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Tree Physiol. 2000 Jan;20(2):139-144.

Direct effect of elevated CO(2) on nocturnal in situ leaf respiration in nine temperate deciduous tree species is small.

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  • 1Environmental Sciences Division, Oak Ridge National Laboratory, Mail Stop 6422, PO Box 2008, Oak Ridge, TN 37831-6422, USA.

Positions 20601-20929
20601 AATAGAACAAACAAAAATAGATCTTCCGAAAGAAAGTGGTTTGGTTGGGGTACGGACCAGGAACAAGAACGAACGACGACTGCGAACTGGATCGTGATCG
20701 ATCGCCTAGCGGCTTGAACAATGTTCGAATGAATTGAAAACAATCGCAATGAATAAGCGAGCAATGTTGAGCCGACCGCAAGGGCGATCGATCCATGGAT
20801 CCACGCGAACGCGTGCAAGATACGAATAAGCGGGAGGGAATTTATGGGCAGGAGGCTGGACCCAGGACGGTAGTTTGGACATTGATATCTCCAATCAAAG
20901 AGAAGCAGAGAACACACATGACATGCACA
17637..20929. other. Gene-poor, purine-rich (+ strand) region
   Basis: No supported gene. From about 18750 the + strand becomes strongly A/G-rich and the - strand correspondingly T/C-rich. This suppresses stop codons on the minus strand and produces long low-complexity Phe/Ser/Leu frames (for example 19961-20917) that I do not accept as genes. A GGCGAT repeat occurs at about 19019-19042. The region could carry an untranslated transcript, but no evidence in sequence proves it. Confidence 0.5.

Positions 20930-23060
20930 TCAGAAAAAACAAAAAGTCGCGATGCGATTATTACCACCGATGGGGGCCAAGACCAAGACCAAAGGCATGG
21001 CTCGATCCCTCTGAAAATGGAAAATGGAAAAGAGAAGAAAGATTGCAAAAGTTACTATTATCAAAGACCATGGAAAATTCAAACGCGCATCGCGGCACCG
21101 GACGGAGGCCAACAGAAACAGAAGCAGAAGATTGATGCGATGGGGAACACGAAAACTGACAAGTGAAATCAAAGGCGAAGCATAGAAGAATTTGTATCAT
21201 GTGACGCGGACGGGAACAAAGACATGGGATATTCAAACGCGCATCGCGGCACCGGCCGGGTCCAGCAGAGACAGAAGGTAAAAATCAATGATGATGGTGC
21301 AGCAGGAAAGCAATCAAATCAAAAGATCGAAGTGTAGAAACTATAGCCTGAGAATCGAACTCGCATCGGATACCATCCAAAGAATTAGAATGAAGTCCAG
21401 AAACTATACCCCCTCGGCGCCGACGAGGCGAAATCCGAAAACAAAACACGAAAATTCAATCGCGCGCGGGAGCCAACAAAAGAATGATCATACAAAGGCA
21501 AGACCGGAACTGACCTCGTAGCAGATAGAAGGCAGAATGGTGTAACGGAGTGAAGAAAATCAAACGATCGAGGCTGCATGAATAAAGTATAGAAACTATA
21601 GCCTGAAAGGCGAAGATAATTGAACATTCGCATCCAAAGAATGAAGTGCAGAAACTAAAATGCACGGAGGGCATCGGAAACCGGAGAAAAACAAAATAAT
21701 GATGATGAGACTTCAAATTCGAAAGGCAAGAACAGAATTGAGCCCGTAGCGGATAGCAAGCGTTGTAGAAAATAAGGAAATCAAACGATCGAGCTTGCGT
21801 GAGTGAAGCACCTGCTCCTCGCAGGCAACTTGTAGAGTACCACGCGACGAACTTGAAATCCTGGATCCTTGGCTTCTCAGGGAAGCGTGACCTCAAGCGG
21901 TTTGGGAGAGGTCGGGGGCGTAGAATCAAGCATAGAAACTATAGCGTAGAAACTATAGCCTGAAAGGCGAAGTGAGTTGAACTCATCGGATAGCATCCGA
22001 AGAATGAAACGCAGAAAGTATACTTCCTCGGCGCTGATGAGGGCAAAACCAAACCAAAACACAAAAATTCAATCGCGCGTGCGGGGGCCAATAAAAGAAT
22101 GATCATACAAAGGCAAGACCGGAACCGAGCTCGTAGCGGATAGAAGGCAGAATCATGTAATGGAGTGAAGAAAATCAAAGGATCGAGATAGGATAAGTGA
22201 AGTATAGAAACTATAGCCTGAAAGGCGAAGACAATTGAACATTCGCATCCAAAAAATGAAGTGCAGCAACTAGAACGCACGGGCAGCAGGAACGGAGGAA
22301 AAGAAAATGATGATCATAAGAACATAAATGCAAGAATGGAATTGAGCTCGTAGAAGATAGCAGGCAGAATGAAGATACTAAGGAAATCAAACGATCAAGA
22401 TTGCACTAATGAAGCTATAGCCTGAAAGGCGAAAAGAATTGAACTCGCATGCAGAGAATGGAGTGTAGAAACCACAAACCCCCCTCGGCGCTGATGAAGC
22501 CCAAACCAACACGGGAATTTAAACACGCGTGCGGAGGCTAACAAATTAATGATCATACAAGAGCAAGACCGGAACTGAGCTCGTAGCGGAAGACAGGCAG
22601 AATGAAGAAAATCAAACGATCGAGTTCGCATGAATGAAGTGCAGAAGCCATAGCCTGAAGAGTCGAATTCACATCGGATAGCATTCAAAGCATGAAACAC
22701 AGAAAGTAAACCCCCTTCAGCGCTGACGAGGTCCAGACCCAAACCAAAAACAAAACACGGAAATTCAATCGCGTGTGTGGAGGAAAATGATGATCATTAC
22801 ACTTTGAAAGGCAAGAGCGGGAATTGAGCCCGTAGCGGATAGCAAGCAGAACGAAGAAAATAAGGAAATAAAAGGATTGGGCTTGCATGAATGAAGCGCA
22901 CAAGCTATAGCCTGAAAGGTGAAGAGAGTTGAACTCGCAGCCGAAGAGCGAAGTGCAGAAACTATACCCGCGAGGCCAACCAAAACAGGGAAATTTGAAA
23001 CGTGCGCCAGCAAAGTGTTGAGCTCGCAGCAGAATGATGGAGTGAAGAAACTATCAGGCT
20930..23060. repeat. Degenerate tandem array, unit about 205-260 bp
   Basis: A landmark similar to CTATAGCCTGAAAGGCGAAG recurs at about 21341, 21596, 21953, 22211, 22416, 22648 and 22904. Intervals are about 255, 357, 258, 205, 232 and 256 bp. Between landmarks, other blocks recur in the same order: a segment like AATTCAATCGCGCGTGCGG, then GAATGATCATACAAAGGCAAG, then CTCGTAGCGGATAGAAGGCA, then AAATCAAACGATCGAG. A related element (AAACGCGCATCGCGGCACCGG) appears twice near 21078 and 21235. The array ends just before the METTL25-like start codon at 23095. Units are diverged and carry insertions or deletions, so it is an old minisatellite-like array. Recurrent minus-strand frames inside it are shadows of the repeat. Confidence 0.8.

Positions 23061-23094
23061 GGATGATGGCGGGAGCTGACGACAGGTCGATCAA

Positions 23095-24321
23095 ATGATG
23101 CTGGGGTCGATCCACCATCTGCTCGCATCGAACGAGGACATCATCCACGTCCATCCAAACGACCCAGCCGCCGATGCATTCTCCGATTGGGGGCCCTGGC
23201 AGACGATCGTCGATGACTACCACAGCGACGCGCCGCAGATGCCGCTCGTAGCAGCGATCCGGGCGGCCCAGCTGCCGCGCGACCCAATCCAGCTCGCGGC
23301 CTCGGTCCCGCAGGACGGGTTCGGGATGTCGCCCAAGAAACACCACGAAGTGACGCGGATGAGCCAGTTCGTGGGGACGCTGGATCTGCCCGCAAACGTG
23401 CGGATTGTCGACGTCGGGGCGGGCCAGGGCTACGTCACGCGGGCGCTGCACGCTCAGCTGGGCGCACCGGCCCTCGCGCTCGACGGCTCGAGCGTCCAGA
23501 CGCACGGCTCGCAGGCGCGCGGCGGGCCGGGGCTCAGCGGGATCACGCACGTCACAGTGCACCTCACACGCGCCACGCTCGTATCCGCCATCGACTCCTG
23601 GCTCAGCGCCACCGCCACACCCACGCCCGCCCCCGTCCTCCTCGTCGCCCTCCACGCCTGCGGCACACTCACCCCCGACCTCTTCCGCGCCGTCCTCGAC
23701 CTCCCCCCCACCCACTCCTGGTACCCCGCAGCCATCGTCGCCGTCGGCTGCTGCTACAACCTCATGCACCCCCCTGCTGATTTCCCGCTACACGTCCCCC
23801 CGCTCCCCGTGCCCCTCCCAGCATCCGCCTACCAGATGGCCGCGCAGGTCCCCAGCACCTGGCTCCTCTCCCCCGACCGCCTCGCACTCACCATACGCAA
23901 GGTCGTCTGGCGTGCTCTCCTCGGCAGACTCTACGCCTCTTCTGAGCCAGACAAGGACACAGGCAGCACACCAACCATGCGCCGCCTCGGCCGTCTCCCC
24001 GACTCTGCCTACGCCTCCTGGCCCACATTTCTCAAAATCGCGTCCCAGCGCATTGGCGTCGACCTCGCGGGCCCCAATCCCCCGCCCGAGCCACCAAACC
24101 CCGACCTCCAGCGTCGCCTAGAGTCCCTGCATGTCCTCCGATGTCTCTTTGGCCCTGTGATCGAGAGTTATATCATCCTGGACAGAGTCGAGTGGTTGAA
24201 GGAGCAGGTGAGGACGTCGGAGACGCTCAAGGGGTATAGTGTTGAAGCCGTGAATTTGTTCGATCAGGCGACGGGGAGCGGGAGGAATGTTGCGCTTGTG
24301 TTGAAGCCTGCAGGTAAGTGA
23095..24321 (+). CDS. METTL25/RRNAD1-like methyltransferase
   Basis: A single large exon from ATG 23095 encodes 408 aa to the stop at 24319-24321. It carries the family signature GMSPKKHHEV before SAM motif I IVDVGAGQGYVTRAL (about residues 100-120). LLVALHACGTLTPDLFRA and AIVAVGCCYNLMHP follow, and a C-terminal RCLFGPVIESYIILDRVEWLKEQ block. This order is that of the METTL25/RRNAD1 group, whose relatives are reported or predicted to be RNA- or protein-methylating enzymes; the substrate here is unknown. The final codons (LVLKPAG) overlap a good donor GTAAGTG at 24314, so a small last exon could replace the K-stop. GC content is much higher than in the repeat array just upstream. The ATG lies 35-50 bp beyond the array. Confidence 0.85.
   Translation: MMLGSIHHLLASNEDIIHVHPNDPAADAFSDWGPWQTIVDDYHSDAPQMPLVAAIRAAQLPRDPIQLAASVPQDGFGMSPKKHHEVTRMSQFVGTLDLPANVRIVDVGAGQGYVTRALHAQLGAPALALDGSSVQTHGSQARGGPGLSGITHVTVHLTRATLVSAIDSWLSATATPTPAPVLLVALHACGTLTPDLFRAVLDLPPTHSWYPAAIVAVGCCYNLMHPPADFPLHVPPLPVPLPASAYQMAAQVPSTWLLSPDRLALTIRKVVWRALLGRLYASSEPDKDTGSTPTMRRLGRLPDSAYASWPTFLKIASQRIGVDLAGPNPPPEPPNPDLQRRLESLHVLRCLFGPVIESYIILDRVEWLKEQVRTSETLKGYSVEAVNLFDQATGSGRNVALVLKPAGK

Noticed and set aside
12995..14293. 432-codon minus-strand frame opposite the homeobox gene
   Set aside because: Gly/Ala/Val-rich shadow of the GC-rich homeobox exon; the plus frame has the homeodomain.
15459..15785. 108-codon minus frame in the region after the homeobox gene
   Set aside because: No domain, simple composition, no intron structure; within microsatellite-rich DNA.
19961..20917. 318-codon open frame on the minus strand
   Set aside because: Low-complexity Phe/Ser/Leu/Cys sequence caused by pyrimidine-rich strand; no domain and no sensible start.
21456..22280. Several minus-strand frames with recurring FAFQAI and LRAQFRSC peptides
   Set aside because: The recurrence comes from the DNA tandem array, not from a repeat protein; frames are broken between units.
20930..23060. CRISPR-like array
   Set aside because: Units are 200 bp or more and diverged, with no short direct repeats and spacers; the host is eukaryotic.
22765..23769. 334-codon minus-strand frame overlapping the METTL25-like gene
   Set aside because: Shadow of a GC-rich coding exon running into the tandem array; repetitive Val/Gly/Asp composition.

Direct (i.e., short-term) effects of elevated CO(2) on nocturnal in situ leaf respiration rate were measured in nine deciduous tree species (seven genera) in 20 3.5-4.0-h experiments. During the experiments, CO(2) concentration was alternated between 400 and 800 ppm (approximately 40 and 80 Pa of CO(2)). Data analysis accounted for effects on respiration rate of the normal decline in temperature with time after sunset. The median response to a 40-Pa increase in CO(2) was a 1.5% decrease in respiration rate, with responses ranging from a 5.6% inhibition to a 0.4% stimulation. Direct effects of elevated CO(2) on respiration were similar among the species. Thus, the response of nocturnal leaf respiration rate to a short-term CO(2) increase was small, and of little practical importance to the accuracy of measurements of respiration involving similar changes in CO(2) concentration during measurement. These direct respiratory responses of leaves to elevated CO(2) would translate into only slight, if any, effects on the carbon balance of temperate deciduous forests in a future atmosphere containing as much as 80 Pa CO(2).

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